First of all, I have to tell you, that I was dragged into digital photography kicking and screaming. But the truth was, film was getting harder and harder to find, and I had more than one store clerk tell me that it was "obsolete."
So, in October 2006, just before a four day excursion to the great Smoky Mountains National Park, I purchased a Nikon D80 camera body as a secondary camera to my trusty 8088 film camera.
I was not surprised that my twenty year old lenses fit the camera body. After all, Nikon's bayonet mount has been a standard for years, and so the glass snapped right into place!
What did surprise me was the fact that the auto-focus and auto-exposure worked perfectly! The modern digital body was fully compatible with my 1985 era lens and that was awesome.
The fist sign of trouble occurred when I put in a 2 GB memory card. The counter indicated 500 photos were available at full resolution. 500 photos? Wow, with film, I would shoot 6-8 thirty-six exposure transparency rolls on a good trip. If I came back with 250 photos the trip was a success.
But as I began using the digital, a thought occurred to me:
"There is no penalty for taking a bad shot!"
With film, every time you opened the shutter, you spent money. Every shot was properly set up, properly composed, and hopefully, properly lit. If the image in the viewfinder didn't look interesting, you didn't waste the money to pull the trigger.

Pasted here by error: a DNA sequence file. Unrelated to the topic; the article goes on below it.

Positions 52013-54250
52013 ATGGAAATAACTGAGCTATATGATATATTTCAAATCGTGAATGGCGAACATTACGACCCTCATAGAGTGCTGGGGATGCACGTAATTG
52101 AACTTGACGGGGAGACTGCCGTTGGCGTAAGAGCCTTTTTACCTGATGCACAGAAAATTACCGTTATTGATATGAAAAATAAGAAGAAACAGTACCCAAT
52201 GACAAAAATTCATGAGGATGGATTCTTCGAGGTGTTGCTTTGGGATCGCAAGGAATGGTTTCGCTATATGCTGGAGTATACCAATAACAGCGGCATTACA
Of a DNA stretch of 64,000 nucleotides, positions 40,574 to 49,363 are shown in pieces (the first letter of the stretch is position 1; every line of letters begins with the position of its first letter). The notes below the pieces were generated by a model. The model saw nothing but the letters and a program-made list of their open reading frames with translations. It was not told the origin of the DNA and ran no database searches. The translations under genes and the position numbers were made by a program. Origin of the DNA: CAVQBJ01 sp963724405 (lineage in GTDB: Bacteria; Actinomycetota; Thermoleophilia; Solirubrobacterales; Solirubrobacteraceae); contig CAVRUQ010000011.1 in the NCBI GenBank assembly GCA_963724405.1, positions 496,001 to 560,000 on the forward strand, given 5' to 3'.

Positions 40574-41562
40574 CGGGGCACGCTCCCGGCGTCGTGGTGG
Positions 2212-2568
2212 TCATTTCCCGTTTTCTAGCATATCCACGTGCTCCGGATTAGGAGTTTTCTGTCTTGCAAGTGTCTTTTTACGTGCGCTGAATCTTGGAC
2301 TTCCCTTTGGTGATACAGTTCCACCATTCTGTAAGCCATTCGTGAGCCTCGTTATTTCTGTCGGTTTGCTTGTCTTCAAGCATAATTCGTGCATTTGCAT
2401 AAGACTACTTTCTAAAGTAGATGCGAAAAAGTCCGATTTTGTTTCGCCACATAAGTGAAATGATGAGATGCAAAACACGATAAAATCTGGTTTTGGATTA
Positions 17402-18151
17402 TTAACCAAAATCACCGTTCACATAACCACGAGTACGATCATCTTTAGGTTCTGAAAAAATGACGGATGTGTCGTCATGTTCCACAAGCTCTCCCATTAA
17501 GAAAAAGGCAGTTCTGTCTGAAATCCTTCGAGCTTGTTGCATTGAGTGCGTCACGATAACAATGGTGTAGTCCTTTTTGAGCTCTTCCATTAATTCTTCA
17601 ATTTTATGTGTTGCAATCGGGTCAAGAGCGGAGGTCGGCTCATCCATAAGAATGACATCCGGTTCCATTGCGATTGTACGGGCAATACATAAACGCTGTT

The digital camera however, does not penalize you for a bad shot. As a matter of fact, you can indiscriminately shoot away, and if you don't like the results, you can simply delete the image. No harm, no foul.
The upshot of all of this is: There are plenty of poor quality photos everywhere. The art of the shot has eroded to a simple game of chance. As a matter of fact, after much research and experimentation, I have come up with a corollary:
"The digital camera has transformed photography from an art to a lottery."
The prevailing school of thought is that if you take enough images, one of them has to be good. And that is essentially true, it's no longer a skill, it's a numbers game.
For an old picture-taker, that's quite an adjustment. But I will keep taking shots when I get the chance.
After all, if I take enough shots, one of them is bound to be good!
Note: Film photographs were used to illustrate this post!
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All content, including text, original art, photographs and images, is the exclusive property of Coweta Fayette Real Estate, Inc., and may not be used without the expressed written permission of Coweta Fayette Real Estate Better Homes and Gardens Metro Brokers, Newnan Georgia. All information is believed to be accurate but is not warranted, Copyright 2003-2009. Richard Weisser REOS, E-Pro. licensed Auctioneer. 770-827-6225.
Learn more about Coweta County and Fayette County Georgia Real Estate, and to search the entire Georgia MLS for free with no registration required. Visit CowetaFayetteRealEstate.com! Photos of the Great Smoky Mountains National Park. North Georgia Photos.
North Georgia Photos